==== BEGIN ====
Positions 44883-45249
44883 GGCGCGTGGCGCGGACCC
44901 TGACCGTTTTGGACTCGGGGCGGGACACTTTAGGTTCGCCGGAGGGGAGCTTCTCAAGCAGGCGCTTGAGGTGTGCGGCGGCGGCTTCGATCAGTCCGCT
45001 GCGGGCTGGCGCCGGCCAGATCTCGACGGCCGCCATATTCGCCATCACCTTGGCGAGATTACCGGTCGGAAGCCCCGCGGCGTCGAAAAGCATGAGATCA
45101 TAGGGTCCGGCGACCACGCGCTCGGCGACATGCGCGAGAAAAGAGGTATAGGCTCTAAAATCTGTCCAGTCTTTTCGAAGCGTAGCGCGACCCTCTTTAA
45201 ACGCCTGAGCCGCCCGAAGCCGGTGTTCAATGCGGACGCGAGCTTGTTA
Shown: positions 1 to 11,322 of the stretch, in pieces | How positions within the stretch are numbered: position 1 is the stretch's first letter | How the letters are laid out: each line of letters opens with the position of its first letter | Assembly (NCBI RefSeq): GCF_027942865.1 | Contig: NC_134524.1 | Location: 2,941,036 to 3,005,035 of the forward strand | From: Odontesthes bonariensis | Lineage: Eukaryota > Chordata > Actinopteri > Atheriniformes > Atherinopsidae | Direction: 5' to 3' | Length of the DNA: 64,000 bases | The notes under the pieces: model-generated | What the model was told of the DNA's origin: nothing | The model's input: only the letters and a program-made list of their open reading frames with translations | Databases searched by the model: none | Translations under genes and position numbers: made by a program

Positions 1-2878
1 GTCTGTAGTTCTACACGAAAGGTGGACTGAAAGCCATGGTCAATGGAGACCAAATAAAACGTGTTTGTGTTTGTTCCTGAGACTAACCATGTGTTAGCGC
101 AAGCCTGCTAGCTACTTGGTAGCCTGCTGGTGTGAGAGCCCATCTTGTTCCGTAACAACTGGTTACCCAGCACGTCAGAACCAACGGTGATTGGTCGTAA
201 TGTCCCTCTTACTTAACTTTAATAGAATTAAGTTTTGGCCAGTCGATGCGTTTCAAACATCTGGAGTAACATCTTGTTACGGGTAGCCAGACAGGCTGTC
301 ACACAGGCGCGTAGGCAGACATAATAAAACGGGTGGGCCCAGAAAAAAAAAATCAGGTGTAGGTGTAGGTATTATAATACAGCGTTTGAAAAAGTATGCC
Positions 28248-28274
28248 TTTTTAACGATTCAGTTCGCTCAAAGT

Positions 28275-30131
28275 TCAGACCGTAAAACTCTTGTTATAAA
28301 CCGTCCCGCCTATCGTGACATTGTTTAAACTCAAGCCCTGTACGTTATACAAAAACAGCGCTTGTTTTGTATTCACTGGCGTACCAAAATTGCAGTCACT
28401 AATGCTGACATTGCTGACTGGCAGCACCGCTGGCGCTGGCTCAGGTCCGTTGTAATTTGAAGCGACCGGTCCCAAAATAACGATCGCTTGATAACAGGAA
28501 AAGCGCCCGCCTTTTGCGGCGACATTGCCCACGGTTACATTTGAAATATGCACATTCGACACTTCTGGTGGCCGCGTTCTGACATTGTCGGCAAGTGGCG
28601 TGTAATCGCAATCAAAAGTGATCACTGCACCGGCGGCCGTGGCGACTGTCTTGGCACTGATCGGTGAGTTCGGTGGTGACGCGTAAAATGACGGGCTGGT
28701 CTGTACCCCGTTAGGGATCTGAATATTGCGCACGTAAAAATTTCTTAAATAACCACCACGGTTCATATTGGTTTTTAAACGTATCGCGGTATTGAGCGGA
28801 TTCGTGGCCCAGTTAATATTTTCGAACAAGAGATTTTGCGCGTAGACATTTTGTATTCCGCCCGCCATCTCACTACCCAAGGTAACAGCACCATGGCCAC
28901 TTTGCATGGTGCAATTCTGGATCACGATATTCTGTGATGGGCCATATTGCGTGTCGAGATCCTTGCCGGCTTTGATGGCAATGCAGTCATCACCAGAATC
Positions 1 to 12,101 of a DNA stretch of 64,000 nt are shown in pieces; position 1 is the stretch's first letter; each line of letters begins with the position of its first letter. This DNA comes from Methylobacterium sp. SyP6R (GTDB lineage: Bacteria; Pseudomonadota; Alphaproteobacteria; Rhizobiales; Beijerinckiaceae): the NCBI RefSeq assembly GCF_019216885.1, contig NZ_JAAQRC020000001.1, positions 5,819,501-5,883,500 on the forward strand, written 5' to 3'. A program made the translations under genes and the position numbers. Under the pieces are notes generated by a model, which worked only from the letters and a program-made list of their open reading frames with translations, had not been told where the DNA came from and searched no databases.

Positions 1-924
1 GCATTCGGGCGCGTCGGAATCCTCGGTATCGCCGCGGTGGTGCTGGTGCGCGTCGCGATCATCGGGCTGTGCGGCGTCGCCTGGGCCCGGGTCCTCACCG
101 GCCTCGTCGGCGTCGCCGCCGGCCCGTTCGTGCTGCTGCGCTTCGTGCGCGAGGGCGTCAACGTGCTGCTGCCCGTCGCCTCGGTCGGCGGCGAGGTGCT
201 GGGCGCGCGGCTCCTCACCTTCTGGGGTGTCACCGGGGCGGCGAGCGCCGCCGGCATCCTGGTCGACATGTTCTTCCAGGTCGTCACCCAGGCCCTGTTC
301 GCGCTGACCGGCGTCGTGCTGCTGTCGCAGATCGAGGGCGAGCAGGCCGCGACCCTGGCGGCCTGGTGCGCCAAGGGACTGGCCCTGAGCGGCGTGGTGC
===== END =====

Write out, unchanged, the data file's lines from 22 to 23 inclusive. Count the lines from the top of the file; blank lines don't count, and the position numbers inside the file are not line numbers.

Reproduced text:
28801 TTCGTGGCCCAGTTAATATTTTCGAACAAGAGATTTTGCGCGTAGACATTTTGTATTCCGCCCGCCATCTCACTACCCAAGGTAACAGCACCATGGCCAC
28901 TTTGCATGGTGCAATTCTGGATCACGATATTCTGTGATGGGCCATATTGCGTGTCGAGATCCTTGCCGGCTTTGATGGCAATGCAGTCATCACCAGAATC